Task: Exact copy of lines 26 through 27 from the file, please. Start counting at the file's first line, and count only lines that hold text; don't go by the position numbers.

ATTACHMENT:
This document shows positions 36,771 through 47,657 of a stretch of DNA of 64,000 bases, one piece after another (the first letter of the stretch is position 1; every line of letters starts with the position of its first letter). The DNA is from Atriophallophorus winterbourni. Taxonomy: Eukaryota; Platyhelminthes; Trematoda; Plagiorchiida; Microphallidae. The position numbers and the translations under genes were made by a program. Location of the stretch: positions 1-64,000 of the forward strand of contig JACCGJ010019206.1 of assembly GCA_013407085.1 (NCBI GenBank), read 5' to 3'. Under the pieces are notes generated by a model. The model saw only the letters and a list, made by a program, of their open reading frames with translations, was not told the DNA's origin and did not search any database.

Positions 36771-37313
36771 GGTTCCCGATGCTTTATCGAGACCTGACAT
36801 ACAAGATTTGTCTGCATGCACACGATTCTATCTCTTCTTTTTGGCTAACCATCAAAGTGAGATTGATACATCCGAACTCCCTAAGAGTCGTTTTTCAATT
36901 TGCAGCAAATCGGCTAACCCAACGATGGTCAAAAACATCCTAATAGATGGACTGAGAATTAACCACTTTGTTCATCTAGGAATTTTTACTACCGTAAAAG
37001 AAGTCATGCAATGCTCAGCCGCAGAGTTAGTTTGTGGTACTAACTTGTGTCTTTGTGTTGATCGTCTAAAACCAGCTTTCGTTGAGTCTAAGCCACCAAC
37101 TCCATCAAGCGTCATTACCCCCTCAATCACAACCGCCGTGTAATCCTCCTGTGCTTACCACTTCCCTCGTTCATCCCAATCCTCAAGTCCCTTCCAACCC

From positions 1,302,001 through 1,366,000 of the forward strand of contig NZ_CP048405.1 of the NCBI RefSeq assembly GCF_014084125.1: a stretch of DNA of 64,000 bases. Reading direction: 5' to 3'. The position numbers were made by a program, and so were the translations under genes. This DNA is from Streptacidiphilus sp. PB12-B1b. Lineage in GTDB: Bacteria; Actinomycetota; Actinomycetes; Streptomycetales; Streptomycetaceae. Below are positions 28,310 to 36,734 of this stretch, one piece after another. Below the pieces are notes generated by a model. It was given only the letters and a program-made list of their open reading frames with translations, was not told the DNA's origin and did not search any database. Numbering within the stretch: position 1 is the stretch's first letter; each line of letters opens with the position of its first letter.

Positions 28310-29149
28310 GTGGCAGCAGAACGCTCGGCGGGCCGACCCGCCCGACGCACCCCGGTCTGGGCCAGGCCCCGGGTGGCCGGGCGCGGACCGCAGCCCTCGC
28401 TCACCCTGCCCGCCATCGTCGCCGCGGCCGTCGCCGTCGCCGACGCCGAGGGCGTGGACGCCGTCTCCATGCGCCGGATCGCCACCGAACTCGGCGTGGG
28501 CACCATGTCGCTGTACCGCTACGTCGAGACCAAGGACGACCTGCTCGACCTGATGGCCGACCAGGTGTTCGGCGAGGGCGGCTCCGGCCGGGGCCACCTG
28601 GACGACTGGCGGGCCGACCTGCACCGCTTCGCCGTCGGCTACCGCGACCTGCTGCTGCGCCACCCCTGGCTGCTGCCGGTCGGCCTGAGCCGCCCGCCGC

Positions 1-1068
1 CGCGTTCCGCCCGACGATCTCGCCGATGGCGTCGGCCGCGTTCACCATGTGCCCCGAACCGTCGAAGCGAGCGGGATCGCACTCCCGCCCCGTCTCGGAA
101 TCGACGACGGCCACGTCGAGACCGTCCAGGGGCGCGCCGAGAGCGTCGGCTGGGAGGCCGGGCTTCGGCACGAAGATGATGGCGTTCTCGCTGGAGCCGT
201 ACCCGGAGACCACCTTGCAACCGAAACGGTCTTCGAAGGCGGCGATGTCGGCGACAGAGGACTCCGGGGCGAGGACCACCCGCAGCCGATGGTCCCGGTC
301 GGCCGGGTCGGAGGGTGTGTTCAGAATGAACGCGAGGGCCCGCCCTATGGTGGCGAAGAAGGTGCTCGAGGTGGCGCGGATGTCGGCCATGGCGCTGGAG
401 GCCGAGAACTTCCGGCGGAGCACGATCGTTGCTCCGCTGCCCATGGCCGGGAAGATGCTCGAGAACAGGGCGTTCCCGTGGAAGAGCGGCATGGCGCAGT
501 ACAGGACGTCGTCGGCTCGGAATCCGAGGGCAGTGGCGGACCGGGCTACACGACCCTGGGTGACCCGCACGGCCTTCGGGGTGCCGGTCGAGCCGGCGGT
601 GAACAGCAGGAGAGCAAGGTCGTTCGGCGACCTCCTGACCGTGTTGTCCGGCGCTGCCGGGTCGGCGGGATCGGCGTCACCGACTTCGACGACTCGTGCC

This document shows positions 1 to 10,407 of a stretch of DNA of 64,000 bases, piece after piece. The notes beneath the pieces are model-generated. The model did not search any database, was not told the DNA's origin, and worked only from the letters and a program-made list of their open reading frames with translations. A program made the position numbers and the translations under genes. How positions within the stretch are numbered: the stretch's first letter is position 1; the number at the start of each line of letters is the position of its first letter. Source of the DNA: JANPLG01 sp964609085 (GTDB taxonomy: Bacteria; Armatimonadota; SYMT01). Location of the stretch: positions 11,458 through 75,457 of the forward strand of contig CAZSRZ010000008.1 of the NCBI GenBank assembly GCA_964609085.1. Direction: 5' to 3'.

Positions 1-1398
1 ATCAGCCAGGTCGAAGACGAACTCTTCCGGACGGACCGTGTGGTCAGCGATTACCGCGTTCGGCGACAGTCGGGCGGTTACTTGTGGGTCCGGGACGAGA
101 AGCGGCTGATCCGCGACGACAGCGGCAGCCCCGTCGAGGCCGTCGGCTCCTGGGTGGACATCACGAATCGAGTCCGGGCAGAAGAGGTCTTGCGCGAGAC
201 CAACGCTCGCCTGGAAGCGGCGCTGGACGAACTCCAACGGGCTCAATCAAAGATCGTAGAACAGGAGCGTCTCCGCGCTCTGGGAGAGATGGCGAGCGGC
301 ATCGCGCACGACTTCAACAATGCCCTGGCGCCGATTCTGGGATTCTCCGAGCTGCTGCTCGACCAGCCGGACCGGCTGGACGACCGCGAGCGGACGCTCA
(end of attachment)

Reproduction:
201 CAACGCTCGCCTGGAAGCGGCGCTGGACGAACTCCAACGGGCTCAATCAAAGATCGTAGAACAGGAGCGTCTCCGCGCTCTGGGAGAGATGGCGAGCGGC
301 ATCGCGCACGACTTCAACAATGCCCTGGCGCCGATTCTGGGATTCTCCGAGCTGCTGCTCGACCAGCCGGACCGGCTGGACGACCGCGAGCGGACGCTCA